As IBM launched a Payments Center of Competence last week, we spoke with James Wallis, vice president of global payments at IBM, and James Methe, Center of Competency lead, about the new group, the resources it will have and what it will be able to do for banks.
IBM has been in the payments industry since its inception, Wallis says. Its sales of traditional software, hardware and services to payment-related bank divisions, card companies, payment processors, and telcos generates close to $8 billion of revenue per year, he says. IBM also has specialized payment products such as IBM Payments Director, a check image and clearing system that clears 85% of U.S. checks, and partnerships with payment vendors including Fundtech and ACI. At the 2006 SIBOS, IBM announced a Payments Framework. "What we've done over the last four years is evolve it into what we call the Banking Industry Framework, which is a series of IBM tools and performance labs to provide the end-to-end framework into which we incorporate our partners' systems," Methe says.
Methe observes that large banks have been working to build consolidated payment hubs for their customers' use for a decade, starting with Citi in 2001 and the trend continuing to include HSBC, Barclays, and most recently Bank of America. "The real global trend is around consolidation and standardization within their payments environment," Methe says. "Everybody is struggling with standardization, squeezing costs out of the business, providing visibility to regulators, and offering better and equal services around the globe for customers. We're integrating all those." This global group will help banks create road maps that align business, IT and operations, leveraging the global Centers of Competency it has already set up. "We're also bringing global services into those centers in Silicon Valley, Dallas, Poughkeepsie, Sao Paolo, Dublin, La Gaude, Montpelier, Barcelona, Beijing and Seoul," Methe says.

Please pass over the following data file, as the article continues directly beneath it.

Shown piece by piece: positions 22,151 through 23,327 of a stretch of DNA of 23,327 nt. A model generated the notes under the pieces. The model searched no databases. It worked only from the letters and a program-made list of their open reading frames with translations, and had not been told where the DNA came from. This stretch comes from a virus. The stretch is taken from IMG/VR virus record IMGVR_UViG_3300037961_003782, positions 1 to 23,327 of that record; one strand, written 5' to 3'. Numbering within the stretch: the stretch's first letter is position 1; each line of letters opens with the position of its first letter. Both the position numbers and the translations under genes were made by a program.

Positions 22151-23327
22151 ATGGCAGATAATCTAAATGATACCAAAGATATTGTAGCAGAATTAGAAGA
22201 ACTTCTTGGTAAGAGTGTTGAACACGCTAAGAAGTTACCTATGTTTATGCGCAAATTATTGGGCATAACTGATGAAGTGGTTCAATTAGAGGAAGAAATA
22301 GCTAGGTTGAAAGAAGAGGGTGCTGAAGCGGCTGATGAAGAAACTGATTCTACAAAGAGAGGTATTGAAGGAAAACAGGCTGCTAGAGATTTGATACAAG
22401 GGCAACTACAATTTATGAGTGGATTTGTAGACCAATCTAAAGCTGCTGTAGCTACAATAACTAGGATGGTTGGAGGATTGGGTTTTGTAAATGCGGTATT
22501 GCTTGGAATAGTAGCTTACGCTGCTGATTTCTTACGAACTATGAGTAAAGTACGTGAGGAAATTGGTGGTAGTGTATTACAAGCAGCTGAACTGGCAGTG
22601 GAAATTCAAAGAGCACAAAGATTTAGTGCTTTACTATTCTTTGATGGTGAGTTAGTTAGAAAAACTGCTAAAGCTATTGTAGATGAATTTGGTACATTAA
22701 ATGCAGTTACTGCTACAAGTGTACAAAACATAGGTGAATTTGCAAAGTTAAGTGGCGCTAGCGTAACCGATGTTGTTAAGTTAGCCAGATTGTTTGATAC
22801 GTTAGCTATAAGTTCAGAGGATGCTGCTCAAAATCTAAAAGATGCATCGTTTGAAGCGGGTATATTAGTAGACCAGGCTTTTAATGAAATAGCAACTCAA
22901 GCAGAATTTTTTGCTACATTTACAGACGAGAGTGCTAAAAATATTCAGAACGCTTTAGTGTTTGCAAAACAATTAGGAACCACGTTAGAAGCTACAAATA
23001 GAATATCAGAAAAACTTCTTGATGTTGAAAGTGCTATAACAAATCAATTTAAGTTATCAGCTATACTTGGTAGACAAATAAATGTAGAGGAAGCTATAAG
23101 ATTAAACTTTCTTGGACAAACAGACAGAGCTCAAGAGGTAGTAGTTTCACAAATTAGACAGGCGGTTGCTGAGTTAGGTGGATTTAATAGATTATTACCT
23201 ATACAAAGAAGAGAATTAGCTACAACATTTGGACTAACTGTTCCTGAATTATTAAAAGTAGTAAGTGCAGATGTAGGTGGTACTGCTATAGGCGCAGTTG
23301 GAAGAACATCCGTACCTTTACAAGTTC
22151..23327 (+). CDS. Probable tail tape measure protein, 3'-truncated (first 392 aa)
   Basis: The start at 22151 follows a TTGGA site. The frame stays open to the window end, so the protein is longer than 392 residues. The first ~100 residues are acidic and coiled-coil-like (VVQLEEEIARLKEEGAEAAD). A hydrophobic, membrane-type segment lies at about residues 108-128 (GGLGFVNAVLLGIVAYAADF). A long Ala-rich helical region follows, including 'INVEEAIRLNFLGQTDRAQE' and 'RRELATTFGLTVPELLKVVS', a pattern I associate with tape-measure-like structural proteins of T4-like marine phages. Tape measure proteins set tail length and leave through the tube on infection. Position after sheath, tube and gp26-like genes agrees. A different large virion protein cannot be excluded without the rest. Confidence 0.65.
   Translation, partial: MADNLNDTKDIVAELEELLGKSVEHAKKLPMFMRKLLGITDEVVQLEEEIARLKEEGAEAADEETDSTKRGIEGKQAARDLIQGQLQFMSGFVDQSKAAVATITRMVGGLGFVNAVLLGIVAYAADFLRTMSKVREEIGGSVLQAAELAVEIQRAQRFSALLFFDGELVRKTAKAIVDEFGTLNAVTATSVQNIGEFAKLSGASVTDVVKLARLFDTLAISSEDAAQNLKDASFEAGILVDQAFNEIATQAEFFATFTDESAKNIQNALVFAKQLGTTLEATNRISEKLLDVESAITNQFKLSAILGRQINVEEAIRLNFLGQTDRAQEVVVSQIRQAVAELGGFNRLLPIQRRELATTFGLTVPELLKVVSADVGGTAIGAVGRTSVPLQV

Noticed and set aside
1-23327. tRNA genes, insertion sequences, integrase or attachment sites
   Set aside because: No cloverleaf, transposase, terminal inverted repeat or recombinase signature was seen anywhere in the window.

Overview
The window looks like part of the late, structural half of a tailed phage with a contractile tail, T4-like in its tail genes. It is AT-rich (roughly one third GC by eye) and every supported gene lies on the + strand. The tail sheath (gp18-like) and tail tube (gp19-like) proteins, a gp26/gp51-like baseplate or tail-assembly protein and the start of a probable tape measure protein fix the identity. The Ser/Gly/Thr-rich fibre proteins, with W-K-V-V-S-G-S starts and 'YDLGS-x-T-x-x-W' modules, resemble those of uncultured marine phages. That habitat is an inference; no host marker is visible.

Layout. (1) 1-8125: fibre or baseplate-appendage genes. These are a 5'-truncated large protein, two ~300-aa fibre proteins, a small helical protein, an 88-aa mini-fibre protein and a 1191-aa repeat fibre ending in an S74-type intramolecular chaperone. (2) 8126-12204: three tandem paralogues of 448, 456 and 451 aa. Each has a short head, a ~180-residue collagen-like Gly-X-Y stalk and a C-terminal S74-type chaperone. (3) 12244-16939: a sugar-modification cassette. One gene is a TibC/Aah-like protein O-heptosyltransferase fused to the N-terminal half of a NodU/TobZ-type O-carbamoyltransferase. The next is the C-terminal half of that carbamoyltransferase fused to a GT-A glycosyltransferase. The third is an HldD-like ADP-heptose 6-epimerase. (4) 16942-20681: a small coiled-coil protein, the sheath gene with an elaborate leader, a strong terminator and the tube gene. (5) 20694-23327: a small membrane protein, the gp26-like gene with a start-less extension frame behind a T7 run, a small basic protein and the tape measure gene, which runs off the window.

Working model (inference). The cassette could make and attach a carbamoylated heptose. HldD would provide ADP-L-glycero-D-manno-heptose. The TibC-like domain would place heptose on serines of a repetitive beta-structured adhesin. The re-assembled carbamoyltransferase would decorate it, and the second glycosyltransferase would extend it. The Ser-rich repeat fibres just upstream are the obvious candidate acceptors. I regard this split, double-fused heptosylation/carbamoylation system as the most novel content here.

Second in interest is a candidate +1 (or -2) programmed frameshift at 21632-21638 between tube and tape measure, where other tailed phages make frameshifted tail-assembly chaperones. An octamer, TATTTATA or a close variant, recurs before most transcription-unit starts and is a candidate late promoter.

The Center currently has a staff of 20 subject matter experts that can be deployed globally; IBM expects to have 300 consultants in the Center by the end of next year, according to Methe. IBM recently developed an end-to-end wholesale payments processing and a Mobile Payment Cloud that will be part of the Center of Competency.
"Mobile is absolutely in our crosshairs," Wallis notes. "In the mature markets, mobile is an alternative channel that the banks, telcos and merchants are trying to figure out how to leverage. In emerging markets like Asia and South America, mobile is a play around financial inclusion of the unbanked, getting mobile technologies to replace cash. Both are in our scope." IBM will offer clients a full suite of services, including strategy, architecture design and information delivery, Wallis says. Banks with which IBM has already worked on banking/payment transformation projects include Bank of Tokyo Mitsubishi, Rabobank International, Royal Bank of Canada and State Bank of India. "The whole benefit of having this organized as a global capability is that we can support global banks as they grow and regional banks that are looking to become more international," Wallis says.